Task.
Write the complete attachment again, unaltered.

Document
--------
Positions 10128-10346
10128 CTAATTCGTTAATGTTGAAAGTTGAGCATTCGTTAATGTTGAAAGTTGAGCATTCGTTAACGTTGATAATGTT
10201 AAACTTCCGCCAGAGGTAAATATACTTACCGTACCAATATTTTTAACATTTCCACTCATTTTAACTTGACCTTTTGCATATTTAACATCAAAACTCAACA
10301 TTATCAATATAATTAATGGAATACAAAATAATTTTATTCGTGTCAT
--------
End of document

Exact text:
Positions 10128-10346
10128 CTAATTCGTTAATGTTGAAAGTTGAGCATTCGTTAATGTTGAAAGTTGAGCATTCGTTAACGTTGATAATGTT
10201 AAACTTCCGCCAGAGGTAAATATACTTACCGTACCAATATTTTTAACATTTCCACTCATTTTAACTTGACCTTTTGCATATTTAACATCAAAACTCAACA
10301 TTATCAATATAATTAATGGAATACAAAATAATTTTATTCGTGTCAT